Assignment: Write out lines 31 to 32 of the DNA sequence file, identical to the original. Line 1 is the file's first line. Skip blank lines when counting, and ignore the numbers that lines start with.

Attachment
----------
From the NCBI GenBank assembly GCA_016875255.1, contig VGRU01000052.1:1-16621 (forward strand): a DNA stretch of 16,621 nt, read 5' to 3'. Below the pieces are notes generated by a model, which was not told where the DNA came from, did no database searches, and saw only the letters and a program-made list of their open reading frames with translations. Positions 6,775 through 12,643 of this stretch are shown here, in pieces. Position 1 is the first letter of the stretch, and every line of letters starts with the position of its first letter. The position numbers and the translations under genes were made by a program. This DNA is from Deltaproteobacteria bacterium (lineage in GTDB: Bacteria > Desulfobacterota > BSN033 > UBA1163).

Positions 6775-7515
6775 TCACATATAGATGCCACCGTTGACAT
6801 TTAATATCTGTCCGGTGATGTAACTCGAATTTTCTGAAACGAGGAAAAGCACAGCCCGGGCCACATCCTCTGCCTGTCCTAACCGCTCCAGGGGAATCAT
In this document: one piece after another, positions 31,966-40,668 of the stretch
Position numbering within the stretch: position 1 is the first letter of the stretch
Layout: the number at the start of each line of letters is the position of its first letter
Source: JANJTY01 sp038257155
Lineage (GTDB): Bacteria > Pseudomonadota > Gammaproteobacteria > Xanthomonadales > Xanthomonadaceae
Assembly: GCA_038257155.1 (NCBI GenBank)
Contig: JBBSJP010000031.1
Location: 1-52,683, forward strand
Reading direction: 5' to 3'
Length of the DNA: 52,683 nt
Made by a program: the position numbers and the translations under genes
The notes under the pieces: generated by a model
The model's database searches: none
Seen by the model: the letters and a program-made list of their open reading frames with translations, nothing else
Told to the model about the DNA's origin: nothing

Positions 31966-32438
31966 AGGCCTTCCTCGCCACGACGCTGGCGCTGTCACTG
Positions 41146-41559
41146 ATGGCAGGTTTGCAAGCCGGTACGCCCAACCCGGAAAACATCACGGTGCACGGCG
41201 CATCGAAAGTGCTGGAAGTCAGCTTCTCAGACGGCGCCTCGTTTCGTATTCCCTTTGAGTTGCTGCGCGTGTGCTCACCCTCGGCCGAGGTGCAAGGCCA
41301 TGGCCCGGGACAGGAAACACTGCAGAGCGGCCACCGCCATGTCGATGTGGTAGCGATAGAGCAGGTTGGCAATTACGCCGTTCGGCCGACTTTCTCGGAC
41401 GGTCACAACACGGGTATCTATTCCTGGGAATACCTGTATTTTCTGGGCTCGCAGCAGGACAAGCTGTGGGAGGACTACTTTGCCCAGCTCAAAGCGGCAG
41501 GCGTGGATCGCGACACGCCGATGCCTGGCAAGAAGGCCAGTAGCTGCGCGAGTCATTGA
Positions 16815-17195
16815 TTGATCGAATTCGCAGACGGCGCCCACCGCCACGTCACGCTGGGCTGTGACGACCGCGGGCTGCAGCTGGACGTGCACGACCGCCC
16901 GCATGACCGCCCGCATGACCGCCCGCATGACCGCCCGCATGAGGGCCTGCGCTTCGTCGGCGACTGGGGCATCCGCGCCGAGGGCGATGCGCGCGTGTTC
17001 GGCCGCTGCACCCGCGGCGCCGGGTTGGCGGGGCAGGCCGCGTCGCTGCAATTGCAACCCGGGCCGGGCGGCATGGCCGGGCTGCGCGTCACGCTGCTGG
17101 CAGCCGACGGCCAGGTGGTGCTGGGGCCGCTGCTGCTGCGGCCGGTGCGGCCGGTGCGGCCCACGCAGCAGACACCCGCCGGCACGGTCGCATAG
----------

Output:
17001 GGCCGCTGCACCCGCGGCGCCGGGTTGGCGGGGCAGGCCGCGTCGCTGCAATTGCAACCCGGGCCGGGCGGCATGGCCGGGCTGCGCGTCACGCTGCTGG
17101 CAGCCGACGGCCAGGTGGTGCTGGGGCCGCTGCTGCTGCGGCCGGTGCGGCCGGTGCGGCCCACGCAGCAGACACCCGCCGGCACGGTCGCATAG